We all know sitting in front of a desk all day is slowly killing us. But what does it actually take to get us out of our comfortable chairs (or, for those of us who work at home, a deep slouch on the sofa)?
One answer might be the Balance Stool, a wobbly wooden seat that forces you to activate your core while you type. It might not let you slump, but designer Darryl Agawin says it's surprisingly comfortable. And it doesn't look as obvious—or ugly—as a giant inflatable balance ball chair.
The seat of the stool balances on a half-sphere, so it's in constant motion. "When you sit on it, you're immediately thrown off balance—though not so much that you'll fall off the chair," explains Agawin.
"As people approach it for the first time, they're a little cautious about how they sit on it," he says. "When they sit on it, for a second they're like, 'Whoa.' And then they find their balance. In less than a minute, they're like, 'This is really great.' It actually becomes quite comfortable almost immediately."
It's essentially impossible to sit on the chair with bad posture. "You have to have both feet on the floor, your back nice and straight," Agawin says. "Otherwise, it accentuates your slouch so much that you can't sit on it. The moment that you slouch, you sort of get thrown off balance."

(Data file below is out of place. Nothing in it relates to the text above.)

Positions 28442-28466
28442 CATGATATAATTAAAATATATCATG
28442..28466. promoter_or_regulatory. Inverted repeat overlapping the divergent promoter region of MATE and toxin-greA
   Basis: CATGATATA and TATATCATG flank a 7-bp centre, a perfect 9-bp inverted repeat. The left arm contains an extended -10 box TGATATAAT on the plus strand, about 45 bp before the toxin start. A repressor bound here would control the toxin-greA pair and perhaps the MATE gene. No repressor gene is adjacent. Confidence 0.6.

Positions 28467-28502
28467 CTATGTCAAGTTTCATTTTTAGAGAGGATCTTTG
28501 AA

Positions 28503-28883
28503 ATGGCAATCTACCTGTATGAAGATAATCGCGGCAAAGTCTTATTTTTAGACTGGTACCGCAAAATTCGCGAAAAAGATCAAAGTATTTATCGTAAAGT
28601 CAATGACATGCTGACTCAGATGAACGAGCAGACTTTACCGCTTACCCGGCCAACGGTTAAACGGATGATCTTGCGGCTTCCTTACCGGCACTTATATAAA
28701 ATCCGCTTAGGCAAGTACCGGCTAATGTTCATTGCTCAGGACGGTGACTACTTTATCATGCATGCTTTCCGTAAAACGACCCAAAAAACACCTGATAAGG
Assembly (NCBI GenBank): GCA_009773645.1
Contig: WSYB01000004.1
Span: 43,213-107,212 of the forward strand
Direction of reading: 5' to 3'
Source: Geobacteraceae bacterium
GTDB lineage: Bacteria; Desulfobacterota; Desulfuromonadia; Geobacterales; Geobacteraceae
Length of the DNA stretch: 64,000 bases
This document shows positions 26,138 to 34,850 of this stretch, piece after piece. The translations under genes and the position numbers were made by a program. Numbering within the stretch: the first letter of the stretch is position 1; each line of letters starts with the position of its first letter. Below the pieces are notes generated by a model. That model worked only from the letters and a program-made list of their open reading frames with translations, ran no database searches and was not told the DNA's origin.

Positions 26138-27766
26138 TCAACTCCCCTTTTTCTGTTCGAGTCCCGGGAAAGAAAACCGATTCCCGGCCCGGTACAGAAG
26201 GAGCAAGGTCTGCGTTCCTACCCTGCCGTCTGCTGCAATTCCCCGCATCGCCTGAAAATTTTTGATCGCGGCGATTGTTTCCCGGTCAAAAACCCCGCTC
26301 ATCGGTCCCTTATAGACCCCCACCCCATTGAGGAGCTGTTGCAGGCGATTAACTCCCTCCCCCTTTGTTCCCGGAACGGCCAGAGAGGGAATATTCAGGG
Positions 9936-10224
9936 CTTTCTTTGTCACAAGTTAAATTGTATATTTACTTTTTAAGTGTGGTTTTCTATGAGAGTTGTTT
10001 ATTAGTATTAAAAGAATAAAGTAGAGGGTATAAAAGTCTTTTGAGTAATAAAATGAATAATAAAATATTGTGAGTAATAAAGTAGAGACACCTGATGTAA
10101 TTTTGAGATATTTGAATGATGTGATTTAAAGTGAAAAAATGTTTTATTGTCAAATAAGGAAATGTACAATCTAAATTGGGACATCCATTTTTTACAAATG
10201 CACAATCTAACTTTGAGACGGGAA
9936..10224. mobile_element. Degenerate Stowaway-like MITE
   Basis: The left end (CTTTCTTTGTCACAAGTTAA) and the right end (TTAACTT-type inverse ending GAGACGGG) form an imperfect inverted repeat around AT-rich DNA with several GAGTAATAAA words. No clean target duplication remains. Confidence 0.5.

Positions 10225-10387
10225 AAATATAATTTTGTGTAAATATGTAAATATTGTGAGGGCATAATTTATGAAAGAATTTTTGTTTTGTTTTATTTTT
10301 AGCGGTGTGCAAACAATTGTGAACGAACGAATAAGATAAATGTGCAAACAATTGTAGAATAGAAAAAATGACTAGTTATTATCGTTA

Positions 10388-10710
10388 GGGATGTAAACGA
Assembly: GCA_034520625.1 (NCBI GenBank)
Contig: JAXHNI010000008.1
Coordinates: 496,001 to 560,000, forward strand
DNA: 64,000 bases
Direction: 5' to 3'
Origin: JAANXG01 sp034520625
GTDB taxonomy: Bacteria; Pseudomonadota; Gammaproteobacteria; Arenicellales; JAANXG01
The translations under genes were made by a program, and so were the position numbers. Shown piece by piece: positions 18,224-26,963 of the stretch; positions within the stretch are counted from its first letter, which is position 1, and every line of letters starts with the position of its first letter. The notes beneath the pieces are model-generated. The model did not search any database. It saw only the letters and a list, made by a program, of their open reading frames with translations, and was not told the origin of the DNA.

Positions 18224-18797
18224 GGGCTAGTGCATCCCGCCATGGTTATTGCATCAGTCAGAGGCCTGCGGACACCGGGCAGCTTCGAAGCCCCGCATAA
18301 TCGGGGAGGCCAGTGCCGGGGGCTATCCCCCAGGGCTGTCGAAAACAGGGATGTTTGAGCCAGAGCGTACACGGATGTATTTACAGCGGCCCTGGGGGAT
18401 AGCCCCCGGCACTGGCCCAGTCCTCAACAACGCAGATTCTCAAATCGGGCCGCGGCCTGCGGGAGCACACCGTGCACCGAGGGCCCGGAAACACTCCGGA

If you want to take a break, you can take the top of the stool off and use it as a balance board on the floor.
The design is an evolved version of Agawin's "No, Sweat!" workstation, which turned an office into a convertible gym.
"Producing a three-piece furniture set wasn't really something I could do," he says. "So I thought about how I could simplify the design while maintaining the same sort of innovation."
He also aimed for a simple, modern aesthetic, made from reclaimed wood that was headed to the landfill. "I wanted it to look visually pleasing," Agawin says. "It's not as crazy as having an exercise ball at your desk. It's not like 'I'm trying to work out.'"
Though the design is just a prototype at the moment, Agawin is working on reducing production costs and hopes to launch the stool soon on Kickstarter.
Via Fast Company
By Adele Peters